Boris Johnson ‘plans to remain MP’ to protect legacy on Ukraine

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The Guardian

Boris Johnson is planning to stage parliamentary interventions on Ukraine, Brexit and levelling up, with allies of the outgoing prime minister hinting that those are the areas of his legacy he believes to be most under threat from his potential successor.

Johnson is said to have told his aides that he has no intention of quitting parliament immediately, though he has stopped short of committing to staying until the next election.

However, some MPs have suggested they expect him to quit his Uxbridge and South Ruislip seat before the investigation by the privileges committee into whether he misled the House of Commons over partygate gets fully under way. That was denied by a No 10 source who said he was still fully intending to cooperate.

Johnson may face an investigation by the privileges committee even if he resigns as an MP – which could include finding Johnson in contempt of parliament.

The committee, which has met to begin preparations for witnesses, will call on those within No 10 who are said to have given the prime minister “assurances” that there were no parties. Those who do not cooperate can also be found in contempt of parliament.

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Draft proposals published by committee members in the past fortnight suggest MPs should look again at making it a criminal offence not to comply with witness requests from a select committee.

But the committee’s powers are limited in terms of sanctioning Johnson if he has left parliament or refuses to cooperate – though there is no suggestion he plans not to.

He is said to have doubts about whether his successor is as committed to providing funds to sustain the Ukrainians fighting against the Russian invasion – as well as to the electoral pledge to deliver Brexit and the levelling up promise that the party will invest heavily in northern seats.

Though not mentioned by name, the chancellor, Rishi Sunak, has stressed the need to be honest with the public about the cost of the war in Ukraine, and is also said to have expressed private doubts about the Northern Ireland protocol bill and the economic effects of a trade war with Brussels.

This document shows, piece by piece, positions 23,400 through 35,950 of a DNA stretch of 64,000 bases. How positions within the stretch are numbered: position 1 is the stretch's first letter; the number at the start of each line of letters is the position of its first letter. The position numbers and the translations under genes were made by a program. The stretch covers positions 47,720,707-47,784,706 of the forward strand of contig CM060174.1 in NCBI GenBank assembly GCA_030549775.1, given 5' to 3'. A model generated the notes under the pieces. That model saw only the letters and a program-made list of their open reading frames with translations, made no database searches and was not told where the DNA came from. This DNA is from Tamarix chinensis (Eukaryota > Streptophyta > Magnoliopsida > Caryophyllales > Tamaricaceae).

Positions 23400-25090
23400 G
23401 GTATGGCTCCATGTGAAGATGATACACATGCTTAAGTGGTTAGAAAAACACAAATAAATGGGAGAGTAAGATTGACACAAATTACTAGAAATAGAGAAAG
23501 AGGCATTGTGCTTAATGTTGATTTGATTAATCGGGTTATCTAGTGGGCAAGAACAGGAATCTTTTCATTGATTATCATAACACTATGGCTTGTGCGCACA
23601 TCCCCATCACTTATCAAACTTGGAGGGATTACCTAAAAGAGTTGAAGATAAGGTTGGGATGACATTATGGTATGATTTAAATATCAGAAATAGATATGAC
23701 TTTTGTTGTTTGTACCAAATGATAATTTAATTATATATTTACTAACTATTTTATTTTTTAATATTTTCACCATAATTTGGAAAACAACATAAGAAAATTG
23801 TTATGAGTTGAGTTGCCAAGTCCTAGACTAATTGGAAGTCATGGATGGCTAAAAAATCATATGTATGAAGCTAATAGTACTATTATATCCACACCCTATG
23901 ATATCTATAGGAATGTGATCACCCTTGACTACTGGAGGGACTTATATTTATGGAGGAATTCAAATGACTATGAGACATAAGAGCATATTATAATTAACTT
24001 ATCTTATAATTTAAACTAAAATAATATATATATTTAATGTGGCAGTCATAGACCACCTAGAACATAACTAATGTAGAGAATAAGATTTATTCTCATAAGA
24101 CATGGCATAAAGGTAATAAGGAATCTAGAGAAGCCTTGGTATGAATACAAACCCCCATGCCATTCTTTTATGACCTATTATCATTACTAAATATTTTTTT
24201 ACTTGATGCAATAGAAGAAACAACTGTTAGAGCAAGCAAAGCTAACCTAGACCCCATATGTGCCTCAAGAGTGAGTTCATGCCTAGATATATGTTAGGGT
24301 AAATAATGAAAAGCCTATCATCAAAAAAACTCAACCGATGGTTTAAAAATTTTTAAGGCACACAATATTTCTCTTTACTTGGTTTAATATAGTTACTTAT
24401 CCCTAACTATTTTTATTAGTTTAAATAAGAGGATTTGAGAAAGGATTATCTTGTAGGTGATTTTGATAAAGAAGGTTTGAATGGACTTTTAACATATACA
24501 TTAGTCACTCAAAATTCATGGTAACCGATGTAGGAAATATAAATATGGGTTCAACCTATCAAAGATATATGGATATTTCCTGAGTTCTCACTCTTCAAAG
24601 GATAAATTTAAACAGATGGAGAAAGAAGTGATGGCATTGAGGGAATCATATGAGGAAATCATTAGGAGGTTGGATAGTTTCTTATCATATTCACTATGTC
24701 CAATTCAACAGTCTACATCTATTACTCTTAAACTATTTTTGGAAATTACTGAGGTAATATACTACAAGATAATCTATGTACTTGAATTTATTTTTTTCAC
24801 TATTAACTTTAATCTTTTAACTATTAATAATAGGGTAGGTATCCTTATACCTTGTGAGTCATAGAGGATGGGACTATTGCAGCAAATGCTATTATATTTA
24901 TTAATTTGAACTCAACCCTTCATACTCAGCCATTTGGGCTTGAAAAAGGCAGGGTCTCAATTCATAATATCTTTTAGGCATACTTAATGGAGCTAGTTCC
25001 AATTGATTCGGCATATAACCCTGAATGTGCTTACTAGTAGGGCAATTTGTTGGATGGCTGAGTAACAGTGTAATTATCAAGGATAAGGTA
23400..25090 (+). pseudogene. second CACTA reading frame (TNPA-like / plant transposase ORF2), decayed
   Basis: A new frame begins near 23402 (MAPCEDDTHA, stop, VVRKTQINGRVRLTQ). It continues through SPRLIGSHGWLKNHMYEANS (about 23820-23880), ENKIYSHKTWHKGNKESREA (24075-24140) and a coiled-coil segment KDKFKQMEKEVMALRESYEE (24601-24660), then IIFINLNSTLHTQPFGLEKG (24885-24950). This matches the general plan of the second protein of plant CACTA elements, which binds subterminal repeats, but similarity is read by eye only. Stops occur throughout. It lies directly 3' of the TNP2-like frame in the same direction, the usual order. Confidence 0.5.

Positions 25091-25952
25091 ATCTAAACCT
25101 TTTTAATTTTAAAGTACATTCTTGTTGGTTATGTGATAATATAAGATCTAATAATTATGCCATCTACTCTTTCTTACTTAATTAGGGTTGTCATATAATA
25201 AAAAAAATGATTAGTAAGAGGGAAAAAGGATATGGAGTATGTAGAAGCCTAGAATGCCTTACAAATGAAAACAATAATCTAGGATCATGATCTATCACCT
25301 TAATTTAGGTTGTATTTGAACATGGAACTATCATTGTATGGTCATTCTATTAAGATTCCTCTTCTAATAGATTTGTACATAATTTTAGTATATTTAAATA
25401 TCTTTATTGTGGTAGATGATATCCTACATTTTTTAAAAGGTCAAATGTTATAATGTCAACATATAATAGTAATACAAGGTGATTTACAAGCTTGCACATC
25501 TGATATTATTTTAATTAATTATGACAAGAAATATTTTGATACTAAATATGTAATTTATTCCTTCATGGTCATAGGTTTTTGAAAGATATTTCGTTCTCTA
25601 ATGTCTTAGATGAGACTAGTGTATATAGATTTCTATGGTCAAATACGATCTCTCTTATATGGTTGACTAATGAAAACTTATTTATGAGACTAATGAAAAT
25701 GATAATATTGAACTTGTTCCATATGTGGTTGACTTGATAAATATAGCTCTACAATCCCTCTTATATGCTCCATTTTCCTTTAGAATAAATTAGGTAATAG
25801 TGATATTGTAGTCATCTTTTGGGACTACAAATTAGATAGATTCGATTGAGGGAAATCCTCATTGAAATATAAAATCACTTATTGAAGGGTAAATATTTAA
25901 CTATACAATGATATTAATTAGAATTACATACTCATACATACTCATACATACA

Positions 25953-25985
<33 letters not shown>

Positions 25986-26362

Johnson is said to be weighing up the benefits of having a platform in parliament against dedicating himself fully to writing and speech-making.

One source close to Johnson said he wants to ensure those three issues remain a priority for his successor. “It’s both his right and his duty to speak out on Ukraine and he feels very conscious of that as a responsibility,” they said.

“That will also happen if we get a successor who doesn’t care any more about levelling up and is prepared to go back to the same old story that the north of England doesn’t matter because it votes Labour, and Labour also take it for granted.”

Johnson is expected to make a final decision on his future in parliament over the next few weeks, until the winning leadership candidate is announced. His seat is a key Labour target and a by-election loss could be an embarrassment to his successor.

David Cameron initially said he would continue to serve his constituents in Witney after his resignation, but changed his mind several months later.

This week, the prime minister’s official spokesperson refused to say whether Johnson would remain an MP and assist the committee’s investigation after he leaves Downing Street.

He said: “I’m not able to get into what the PM will do once he ceases to be prime minister, not least because I don’t know at this stage.”

The spokesperson said they did not believe No 10 had been contacted by the committee and, when pressed on whether staff working in the building would cooperate with the inquiry even if they had left their jobs, the spokesperson said: “At this stage, it’s hypothetical.”

July 14, 2022 at 09:26PM Jessica Elgot Chief political correspondent

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